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Thoughts of a Chinese Canadian on COVID-19

Since the outbreak of COVID-19, our world has faced a severe global pandemic, alongside a wave of anti-Asian hate crimes. As a member of the Chinese community in Canada, I’ve been relatively lucky to have not experienced much racism, other than the occasional joke growing up. All throughout elementary and middle school, these racist remarks became a norm, something that everyone laughed at, forcing me and my Asian counterparts to laugh along or face social exclusion. As I got older, my culture became a very important part of my identity, yet I was not fully aware of the abundance of normalized racism toward the Asian community. It wasn’t until the recent events of COVID-19 that I comprehended the magnitude of Anti-Asian racism that existed within our world.

Coronavirus has been anything but pleasant, but nonetheless, I am thankful for it. It brought me to the realization that I needed to speak out on the topic of Asian racism, especially as a member of the Asian community. Racism toward the Asian community is not always something that gets talked about, and so many people are unaware that it even exists. So, to bring some awareness to the topic, let’s begin with how it all started.

Coronavirus had its first appearance in Wuhan, China, leading many people to believe it was our “dirty food” that caused the virus. People have begun calling it the “Chinese virus,” placing blame on the entire Chinese community. This inconsiderate language enables the racism in others, giving an outlet for people to partake in xenophobic acts. My first experience with racism in regard to COVID-19 was shortly after it became known. I remember going out one night with my Asian friends and our Uber driver asked us questions like, “Are you Chinese?” and “Have your families been to China recently?” These may seem like harmless questions at first, but she was implicating that because we were Asian, we were more likely to give her Coronavirus, solidifying the idea that Chinese people are “disease carrying creatures.”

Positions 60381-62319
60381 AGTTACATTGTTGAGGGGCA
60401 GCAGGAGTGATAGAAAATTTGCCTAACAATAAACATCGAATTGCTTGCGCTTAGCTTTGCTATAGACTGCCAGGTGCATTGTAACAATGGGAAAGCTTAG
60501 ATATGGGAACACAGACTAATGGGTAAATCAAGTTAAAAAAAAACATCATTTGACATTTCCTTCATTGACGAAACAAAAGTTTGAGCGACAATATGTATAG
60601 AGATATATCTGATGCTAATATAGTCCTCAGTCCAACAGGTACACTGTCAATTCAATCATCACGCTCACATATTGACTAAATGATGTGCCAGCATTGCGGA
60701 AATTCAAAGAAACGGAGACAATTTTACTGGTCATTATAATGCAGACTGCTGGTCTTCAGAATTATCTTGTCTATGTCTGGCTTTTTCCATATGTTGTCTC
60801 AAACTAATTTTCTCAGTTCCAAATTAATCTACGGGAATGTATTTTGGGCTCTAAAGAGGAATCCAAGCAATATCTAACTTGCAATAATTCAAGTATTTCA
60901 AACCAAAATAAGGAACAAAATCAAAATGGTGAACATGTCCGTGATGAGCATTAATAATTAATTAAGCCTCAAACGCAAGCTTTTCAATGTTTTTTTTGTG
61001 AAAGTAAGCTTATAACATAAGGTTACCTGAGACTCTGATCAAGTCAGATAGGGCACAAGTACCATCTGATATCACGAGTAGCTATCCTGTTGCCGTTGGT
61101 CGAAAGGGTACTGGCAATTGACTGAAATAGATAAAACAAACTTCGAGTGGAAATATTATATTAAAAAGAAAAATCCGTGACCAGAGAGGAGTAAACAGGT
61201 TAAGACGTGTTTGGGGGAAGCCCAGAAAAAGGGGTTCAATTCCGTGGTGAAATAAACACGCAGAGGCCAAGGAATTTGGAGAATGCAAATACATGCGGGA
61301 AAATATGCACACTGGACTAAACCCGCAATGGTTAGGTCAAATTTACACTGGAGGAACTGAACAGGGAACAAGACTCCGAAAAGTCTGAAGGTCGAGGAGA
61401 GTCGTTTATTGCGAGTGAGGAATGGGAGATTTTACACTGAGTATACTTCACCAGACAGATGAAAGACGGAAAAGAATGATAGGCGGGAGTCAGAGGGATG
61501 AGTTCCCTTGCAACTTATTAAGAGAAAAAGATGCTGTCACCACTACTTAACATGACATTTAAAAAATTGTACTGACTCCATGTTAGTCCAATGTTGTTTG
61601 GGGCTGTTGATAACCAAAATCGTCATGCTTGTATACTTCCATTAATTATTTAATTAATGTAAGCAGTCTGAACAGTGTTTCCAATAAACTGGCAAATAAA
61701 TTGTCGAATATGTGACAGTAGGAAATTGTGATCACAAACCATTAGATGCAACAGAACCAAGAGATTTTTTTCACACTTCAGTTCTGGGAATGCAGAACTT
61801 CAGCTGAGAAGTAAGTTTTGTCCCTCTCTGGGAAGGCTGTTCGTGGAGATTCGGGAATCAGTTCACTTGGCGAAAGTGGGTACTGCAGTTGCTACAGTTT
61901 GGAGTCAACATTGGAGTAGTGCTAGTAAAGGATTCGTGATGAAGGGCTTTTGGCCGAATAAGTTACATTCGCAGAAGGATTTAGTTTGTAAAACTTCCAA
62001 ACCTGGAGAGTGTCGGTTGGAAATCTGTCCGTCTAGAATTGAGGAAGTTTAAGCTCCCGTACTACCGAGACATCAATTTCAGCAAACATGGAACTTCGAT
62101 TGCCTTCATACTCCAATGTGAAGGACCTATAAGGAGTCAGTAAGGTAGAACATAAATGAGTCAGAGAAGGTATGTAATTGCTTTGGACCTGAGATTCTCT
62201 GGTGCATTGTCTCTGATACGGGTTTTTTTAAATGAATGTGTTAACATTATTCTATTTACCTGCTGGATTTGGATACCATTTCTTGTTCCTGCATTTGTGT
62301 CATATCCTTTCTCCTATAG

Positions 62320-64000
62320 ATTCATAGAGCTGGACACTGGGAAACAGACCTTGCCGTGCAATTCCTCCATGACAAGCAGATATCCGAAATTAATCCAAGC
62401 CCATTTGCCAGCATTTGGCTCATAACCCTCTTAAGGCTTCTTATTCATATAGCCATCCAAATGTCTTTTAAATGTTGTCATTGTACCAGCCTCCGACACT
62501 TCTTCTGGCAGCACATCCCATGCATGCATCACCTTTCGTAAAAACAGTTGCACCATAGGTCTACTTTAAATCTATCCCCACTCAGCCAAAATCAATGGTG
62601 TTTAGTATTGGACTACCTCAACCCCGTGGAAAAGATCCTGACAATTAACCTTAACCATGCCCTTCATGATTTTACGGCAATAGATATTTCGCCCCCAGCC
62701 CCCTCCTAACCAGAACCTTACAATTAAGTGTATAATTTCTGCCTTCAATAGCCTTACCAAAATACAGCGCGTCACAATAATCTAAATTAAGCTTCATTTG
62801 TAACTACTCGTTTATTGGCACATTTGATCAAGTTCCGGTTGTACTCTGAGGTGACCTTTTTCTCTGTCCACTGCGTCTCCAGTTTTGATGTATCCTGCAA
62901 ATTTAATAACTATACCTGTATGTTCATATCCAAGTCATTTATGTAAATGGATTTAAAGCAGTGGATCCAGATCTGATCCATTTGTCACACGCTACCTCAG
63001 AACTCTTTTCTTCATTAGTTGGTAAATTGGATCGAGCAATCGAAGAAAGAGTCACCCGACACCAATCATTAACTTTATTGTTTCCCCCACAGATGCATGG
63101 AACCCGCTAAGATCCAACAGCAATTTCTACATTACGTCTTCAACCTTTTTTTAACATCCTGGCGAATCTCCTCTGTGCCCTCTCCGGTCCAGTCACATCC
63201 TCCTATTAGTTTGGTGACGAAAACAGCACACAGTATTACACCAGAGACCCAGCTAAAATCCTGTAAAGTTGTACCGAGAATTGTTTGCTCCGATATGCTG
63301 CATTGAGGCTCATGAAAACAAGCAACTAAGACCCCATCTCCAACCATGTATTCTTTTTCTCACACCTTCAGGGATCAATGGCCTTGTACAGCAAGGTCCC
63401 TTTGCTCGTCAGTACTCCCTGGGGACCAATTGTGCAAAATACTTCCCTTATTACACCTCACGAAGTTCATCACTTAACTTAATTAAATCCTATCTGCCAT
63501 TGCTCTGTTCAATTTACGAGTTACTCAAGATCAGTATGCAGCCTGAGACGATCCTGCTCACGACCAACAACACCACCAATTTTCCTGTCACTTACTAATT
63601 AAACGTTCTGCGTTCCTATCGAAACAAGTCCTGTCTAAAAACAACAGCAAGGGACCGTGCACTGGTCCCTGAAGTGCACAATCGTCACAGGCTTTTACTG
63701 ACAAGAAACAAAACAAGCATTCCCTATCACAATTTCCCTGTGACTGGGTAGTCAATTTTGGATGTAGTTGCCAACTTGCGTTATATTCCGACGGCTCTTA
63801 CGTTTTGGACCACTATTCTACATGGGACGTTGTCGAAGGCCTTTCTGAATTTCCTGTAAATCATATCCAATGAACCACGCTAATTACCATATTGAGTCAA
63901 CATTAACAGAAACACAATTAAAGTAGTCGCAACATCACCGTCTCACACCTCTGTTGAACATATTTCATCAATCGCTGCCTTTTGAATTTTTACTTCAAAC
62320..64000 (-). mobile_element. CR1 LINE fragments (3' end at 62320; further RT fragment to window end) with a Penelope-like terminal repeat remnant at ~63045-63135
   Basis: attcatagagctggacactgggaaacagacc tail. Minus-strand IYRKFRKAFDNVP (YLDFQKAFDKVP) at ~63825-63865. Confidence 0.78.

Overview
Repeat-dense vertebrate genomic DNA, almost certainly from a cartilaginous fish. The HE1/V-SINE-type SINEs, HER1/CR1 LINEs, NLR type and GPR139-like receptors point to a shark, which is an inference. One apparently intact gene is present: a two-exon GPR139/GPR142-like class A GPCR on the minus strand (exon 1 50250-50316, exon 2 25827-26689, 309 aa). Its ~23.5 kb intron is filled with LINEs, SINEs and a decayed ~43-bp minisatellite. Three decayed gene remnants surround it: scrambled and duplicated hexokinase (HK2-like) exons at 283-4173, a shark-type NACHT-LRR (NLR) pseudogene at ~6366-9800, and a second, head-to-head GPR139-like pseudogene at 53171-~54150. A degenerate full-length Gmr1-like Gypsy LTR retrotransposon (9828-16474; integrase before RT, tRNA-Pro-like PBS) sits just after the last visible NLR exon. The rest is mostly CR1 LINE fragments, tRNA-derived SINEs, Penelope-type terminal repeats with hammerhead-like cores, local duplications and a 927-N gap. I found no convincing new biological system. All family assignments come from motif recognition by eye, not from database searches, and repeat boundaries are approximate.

COVID-19 did not start anti-Asian racism; it already existed within our world. But it wasn’t until the pandemic that this racism was starting to get recognition. Anti-Asian racism has become so normalized that it is no longer recognized and has become embedded into our society. As an example, the new fox-eye makeup trend mimics the typical eye shape of Asians, which many people have previously mocked. People do not realize the insensitivity of this trend because it has become so normal to pick on Asians for their smaller eyes. They’ll often respond saying, “It’s just a joke, no harm was done.” Yes, those comments may seem miniscule, but it doesn’t stop there. 

Since the outbreak of COVID-19 there has been an increase in reports of anti-Asian hate crimes happening all across the world. For example, CNN covered a story on an East Asian student studying in London, who was assaulted resulting in an injury to his right eye due to his Chinese ethnicity. The student reported that his assaulter made comments saying, “I don’t want your coronavirus in my country.” This act of violence has left him with facial fractures, with the possible need for reconstructive surgery. The New York Post also covered a story on a Brooklyn-woman who suffered from an acid attack causing second degree burns all over her body and face, as she was taking out the trash from her home. This is not okay. We should not be afraid to leave our homes in fear of what might happen. We are doing just as much as anyone else to prevent the virus and should not be treated as any less.

Chinese individuals cannot be blamed for COVID-19 and these hate crimes need to stop. It is during this time that we need unity and must work together to fight the virus. I am not the coronavirus. My culture is not yours to blame and attack. There is a common misconception that being Asian automatically means you have COVID-19 or have a higher likelihood of contracting it, when in reality this is not true. We are all going through this terrible pandemic together, suffering from the same adverse effects. The only difference between myself and you is that the Asian community has fallen victim to acts of inexcusable racism.

Cynthia is currently a third year life science student at McMaster University. Writing is one of her passions and she hopes to share a bit about herself through her articles and raise awareness about important issues
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